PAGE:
Yellow well water: 4 common reasons
Unlike city water, private well water is unregulated by the government. While well water is often much better than the chlorinated city water, issues like yellow water can arise.
There are a few potential reasons why your well water may be yellow:
- Iron: Iron is a naturally occurring mineral that is often found in well water. When water containing iron is exposed to air, it can turn yellow or brown. This is because iron reacts with oxygen to form a rust-like substance called iron oxide, which gives the water a yellow or brown color. Iron can also cause red or brown stains on clothing and fixtures.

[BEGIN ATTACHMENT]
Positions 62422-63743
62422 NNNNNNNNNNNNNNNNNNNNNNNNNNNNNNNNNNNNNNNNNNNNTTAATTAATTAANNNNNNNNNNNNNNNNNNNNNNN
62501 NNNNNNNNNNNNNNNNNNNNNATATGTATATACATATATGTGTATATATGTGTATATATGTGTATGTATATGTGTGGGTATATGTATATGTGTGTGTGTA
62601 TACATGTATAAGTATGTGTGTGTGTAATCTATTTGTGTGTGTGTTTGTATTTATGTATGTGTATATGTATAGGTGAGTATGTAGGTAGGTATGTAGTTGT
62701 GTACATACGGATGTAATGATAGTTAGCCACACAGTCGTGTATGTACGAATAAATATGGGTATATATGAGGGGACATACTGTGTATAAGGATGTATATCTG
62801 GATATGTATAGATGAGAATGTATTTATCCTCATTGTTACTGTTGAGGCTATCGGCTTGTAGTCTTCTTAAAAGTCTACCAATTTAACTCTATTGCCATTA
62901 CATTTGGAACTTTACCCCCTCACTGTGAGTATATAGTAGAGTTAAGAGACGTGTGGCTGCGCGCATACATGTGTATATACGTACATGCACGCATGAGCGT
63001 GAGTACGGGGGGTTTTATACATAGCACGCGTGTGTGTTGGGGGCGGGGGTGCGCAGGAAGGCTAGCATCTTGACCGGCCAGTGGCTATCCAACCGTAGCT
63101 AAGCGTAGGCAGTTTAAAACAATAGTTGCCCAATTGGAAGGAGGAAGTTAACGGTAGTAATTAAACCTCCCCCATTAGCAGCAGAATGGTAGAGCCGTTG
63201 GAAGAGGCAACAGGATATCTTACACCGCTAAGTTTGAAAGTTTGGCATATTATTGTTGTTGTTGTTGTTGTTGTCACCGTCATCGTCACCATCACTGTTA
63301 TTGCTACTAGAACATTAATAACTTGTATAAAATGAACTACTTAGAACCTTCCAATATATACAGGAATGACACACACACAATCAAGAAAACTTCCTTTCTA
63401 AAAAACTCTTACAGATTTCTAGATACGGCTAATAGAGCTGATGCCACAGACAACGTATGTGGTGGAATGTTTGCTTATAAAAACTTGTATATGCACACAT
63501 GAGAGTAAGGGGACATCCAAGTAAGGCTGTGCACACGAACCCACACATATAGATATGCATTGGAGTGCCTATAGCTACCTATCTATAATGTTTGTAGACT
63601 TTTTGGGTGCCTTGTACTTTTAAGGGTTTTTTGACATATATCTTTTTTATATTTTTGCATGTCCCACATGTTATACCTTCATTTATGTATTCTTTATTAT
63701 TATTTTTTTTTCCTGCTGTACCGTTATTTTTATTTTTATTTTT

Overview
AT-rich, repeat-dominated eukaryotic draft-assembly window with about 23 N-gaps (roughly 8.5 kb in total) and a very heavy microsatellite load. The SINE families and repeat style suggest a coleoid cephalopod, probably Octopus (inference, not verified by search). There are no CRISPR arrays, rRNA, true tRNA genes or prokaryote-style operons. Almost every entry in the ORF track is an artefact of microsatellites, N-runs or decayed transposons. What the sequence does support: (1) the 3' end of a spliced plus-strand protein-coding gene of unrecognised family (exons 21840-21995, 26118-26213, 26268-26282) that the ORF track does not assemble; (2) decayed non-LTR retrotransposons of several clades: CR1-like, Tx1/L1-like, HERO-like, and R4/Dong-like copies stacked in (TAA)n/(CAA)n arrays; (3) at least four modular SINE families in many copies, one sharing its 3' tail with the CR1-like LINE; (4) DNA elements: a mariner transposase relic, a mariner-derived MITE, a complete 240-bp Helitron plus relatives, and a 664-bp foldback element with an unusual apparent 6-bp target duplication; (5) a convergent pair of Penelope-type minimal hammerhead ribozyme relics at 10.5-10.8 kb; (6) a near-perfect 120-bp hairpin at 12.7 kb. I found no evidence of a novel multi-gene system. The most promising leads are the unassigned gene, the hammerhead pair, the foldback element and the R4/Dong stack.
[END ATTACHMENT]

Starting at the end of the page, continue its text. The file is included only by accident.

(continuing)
- Manganese: Like iron, manganese is a naturally occurring mineral that can be found in well water. It can give water a yellow, brown, or black color, and can also cause black or brown stains on clothing and fixtures.
- Sediment: Sediment, such as sand or clay, can be stirred up from the bottom of the well and give the water a yellow or cloudy appearance. In some cases, sediment can also cause the water to have a bad taste or smell.
- Bacteria: In some cases, yellow water may be caused by the presence of bacteria, which can produce a yellow or brown color. Bacteria can also cause other issues with water quality, such as bad taste or smell.
It’s important to test your well water to determine the cause of the yellow color and to determine the appropriate treatment. In the meantime, you may want to try running the water for a few minutes to see if the yellow color clears up. If it doesn’t, it’s best not to drink the water until it has been tested, and treated with the right well water filtration system if necessary.